However, if you miss your booked train because of late running of the train on the preceding section of your journey, the railway company is obliged – under the terms of the “CIV” – the International Convention on the Carriage of Passengers and their Luggage, to which all the European railways are signed up – to accommodate you on the next available service, provided your ticket has been endorsed by the Train Conductor or other official of the late running service, and/or – since these trains are most likely to be “high speed” trains all of which are members of a loose association known as “Railteam” – you get the ticket endorsed with a Railteam stamp by the ticket office at the station where your missed train started.
Unfortunately, many railway staff are unaware of this important facet of Passenger Rights, or pretend to be unaware of this, and seek to try to make you buy a new ticket.
As the representatives of travel agents and tour operators who provide the vast majority of passengers from the UK, undertaking rail journeys to or within Europe, AERA has a responsibility to work closely with the rail companies, to help them, where necessary, understand their obligations under the terms of CIV; to identify those operators who routinely fail to meet those obligations, and in the last resort, to ensure the enforcement of those rules by the appropriate authorities.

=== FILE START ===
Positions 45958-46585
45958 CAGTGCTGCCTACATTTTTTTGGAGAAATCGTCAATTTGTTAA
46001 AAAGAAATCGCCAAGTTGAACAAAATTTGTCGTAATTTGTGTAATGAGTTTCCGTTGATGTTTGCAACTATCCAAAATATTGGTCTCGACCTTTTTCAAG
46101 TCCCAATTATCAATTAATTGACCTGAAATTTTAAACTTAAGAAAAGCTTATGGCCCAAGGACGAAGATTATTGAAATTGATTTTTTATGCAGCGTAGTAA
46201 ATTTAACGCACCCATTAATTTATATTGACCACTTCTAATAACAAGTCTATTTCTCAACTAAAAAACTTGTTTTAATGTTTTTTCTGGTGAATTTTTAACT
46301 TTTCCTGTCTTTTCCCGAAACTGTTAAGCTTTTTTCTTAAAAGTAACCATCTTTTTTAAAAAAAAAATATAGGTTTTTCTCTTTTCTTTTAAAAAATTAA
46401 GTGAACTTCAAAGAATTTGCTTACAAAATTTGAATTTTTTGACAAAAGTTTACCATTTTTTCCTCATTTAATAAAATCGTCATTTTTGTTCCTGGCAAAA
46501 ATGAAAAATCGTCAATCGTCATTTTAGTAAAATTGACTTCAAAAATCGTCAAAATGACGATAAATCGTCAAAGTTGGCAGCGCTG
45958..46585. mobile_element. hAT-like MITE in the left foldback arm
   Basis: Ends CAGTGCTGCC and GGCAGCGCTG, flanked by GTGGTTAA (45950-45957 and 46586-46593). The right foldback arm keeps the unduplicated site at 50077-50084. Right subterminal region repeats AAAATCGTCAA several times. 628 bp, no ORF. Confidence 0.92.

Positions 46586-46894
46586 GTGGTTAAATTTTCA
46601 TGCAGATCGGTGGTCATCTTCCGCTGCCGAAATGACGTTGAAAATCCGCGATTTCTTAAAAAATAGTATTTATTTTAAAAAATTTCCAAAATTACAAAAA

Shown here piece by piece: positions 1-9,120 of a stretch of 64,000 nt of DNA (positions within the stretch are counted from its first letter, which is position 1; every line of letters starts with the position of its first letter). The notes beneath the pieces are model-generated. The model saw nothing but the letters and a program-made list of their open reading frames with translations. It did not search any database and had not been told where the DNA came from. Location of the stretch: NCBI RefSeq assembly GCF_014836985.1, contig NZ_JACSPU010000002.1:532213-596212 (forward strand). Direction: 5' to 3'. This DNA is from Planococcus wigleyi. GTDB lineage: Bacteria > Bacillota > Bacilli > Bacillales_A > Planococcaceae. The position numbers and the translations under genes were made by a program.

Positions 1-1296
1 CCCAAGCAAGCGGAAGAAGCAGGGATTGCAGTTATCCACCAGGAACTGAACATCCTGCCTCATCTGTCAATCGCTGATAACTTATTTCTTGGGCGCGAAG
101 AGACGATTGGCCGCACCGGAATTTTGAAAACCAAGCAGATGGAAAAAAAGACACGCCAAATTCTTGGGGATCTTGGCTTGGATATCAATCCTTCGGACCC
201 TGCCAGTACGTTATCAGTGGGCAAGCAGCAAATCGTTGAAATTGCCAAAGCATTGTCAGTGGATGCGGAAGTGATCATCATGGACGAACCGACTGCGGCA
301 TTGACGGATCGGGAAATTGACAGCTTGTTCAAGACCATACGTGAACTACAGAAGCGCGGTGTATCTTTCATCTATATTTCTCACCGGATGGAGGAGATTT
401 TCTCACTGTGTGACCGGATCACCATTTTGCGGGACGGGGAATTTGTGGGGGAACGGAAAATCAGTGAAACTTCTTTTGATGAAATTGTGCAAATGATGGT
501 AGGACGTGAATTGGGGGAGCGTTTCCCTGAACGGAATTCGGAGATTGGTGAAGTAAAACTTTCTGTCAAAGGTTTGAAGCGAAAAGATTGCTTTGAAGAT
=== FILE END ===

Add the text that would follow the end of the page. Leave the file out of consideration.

AERA’s mission statement is “supporting rail travel worldwide” and so the last thing we want to see, is passenger traffic lost to road or air transport – and we believe that the rail companies agree.
The other way in which a passenger’s journey can be far from seamless, is because trains simply do not connect – not because of late running, but because the timetable has thoughtlessly been created that way. It is because of the privatisation and fragmentation of the European railway network, that each train operator is mainly interested only in what goes on on its own piece of railway, and is often oblivious of what is happening outside its own borders.
The result can be that a train arrives at a point just minutes after another train has left which, if it were retimed by just those few minutes, could form a swift connection to enable a passenger to continue his journey. But in fact, because the timetable has been created without taking that into consideration, the unfortunate passenger faces a wait of some hours before the next train onward towards his destination.
This can even happen within one country – in Poland, for example, the trains from the country’s third city, Lodz, arrive at Kutno just minutes after the EuroCity Warsaw – Berlin Express has departed, and this happens several times a day! There is no obvious compelling reason why the cross-country trains that connect Lodz with Kutno and v.v. could not be retimed in order to make these connections, because there are no direct connections anywhere else along their route.
Again, AERA is in a unique position to advise the rail companies on matters of timetabling – the latter do not see the lost traffic, because they do not have it because their connections deter potential passengers; AERA, however, representing the providers of such traffic, can see the bigger picture, and is very willing to share its research with the rail companies so that they, in turn, can benefit from what would undoubtedly be increased traffic.